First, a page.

We are in the midst of a culinary renaissance and from coast to coast, the latest muse of confectioners is the cupcake. Gone are the days of a simple, moist chocolate cake crowned with a sweet, creamy spiral of vanilla frosting, occasionally adorned with a smattering of rainbow-colored sprinkles. The cupcakes of today are baked, stuffed, topped, torched, and the possibilities of this new frosted frontier are limited only by the imaginations of the scientists of the saccharine. From birthday parties to boutique bakeries, the purveyors of this cupcake craze have eschewed traditional two-flavor combinations in order to tempt our palettes with complex treats that represent the latest in dessert innovation.
Cupcake mania hit Providence this weekend as the first Rhode Island Food Fight event was held at the Spot Underground on Elbow Street. The sell-out crowd savored scores of surprising flavors: cinnamon roll, ice cream sundae, Thin Mint, and banana Nutella to name a few. Contestants unveiled their delectable delights for a panel of judges comprised of prominent Rhode Island foodies. David Dadekian, food critic and photographer who runs eatdrinkri.com, was thrilled to be asked to judge the contest. “Rhode Island has a great food culture. I was excited to see the inventiveness of the Rhode Island cupcake scene,” he said.
Jim Nellis and Casey Spencer were responsible for the creation and organization of the entire event. The duo started Rhode Island Food Fight in order to promote fun and friendly competition for local restaurants and to provide these small businesses with more exposure. They plan on holding monthly contests all over Rhode Island, each focusing on a different aspect of the local food culture. “On the horizon right now, we have plans to have contests for best pizza, salsa, and food trucks,” Nellis said. Both he and Spencer were satisfied at the turnout and the flow of the event. “I’m happy that everyone here was happy and people got to eat some wonderful cupcakes,” she said.
The competition attracted over a dozen South Coast bakers, some well-established, some yet-to-be-known. One of those up-and-coming cupcake alchemists was Westport’s very own ChanyCakes. Started in July 2011 by 21 year-old Chantal Allen, ChanyCakes is based out of her home. The Bristol Community College student, who will be receiving her Associates in Fine Arts this semester, began baking as a hobby when she was 18. She impressed her friends and family so much, they began dropping hints that she should take it a step further. “So many people said I should start a business, so I took their advice, and it began to work out,” she said. When she decided to have a go at starting a cupcake shop, she went back to the basics first. “I started simple, making plain chocolate and vanilla cupcakes, working on frosting recipes,” she said. “It wasn’t until I officially started ChanyCakes that I really started playing with all the crazy flavors.”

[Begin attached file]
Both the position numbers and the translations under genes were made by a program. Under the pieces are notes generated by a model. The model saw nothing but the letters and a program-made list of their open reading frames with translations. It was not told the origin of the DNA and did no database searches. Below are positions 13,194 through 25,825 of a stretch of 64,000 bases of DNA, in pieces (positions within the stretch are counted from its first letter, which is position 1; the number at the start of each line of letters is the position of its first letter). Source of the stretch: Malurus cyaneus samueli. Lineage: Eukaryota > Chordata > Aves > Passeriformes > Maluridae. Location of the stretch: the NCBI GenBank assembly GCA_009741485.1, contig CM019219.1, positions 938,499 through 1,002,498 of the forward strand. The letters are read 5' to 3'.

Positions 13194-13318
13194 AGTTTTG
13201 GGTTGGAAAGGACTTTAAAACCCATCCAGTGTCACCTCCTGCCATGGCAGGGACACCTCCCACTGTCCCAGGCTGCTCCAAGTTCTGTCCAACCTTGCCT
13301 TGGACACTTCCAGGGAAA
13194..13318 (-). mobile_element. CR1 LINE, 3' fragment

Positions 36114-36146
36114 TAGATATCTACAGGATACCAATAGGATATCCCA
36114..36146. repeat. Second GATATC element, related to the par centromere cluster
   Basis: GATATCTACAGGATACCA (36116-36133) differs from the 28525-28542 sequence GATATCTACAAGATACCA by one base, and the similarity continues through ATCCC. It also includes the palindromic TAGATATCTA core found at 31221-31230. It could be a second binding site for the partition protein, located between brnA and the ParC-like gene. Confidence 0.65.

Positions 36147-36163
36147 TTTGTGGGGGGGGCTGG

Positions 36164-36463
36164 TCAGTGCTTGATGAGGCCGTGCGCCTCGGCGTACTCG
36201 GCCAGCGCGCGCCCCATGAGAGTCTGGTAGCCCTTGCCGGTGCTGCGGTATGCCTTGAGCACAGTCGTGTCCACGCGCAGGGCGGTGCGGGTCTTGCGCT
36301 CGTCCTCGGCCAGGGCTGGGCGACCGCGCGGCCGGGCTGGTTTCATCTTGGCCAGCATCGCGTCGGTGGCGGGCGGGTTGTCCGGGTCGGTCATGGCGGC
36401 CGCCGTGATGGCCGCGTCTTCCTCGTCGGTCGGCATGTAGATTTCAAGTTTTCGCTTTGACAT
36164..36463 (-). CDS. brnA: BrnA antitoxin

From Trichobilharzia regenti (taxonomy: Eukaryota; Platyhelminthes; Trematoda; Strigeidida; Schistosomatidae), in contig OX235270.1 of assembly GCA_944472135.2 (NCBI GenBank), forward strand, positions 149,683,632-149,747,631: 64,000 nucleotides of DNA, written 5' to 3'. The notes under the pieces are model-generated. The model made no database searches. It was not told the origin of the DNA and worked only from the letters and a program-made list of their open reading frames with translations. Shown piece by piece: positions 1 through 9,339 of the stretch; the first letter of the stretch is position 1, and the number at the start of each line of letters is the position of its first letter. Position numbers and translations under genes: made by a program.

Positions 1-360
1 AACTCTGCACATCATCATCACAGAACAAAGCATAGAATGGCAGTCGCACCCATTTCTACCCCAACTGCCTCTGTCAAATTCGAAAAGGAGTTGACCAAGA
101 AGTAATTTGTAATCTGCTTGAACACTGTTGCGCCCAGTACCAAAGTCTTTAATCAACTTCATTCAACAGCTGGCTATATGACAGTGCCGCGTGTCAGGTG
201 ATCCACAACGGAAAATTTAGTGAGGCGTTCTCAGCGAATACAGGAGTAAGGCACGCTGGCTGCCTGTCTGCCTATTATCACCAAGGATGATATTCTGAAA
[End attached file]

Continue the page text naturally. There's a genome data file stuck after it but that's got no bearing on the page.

Crazy is an understatement. She lists no less than 16 flavors on the ChanyCakes Facebook page, including red velvet, pumpkin spice, and banana chocolate. “My most popular cupcakes are probably chocolate peanut butter, cookies and cream, and lemon,” she said. Since she caters for any event from showers to weddings to birthdays, Allen works with her clients to customize their cupcakes. In the past, she has made cheesecake cupcakes topped with cherries and sangria cupcakes, made with a home-made wine syrup to enhance the fruit flavor of the cake. The Food Fight was her first competition and she featured three flavors: margarita, cup of joe, and pineapple bliss. “For a few weeks before the competition, I was experimenting with some new flavors. I decided on going with cup of joe and the pineapple cupcake because I had never tried them before,” she said.
Weeks before the competition, Allen was carefully planning her strategy. After all, one can’t expect to make 300 cupcakes in three days without a hiccup or two along the way. “I had a whole binder of all of my notes and a calendar for what I had to do each day, and a check-list. Being organized helped me out a lot,” she said. Despite her meticulous timeline, things didn’t exactly go off without a hitch. Her panic moment came when her KitchenAid mixer broke mid-way through her process. “My grandmother had to lend me her KitchenAid so I could finish on time.”
Allen takes all the trials and tribulations with a fair amount of casual confidence and a good deal of business sense. “I participated because I knew it was going to be great exposure for me and my business and I really enjoyed the overall experience,” she said. Though ChanyCakes didn’t place in the final voting, Allen is ready for the next contest. “I think the biggest thing I learned from this was how to improve my time management. I did a good job in general, but there were things I could fix. But now I know what it really takes to prepare for something like this and I will be even better at future events.”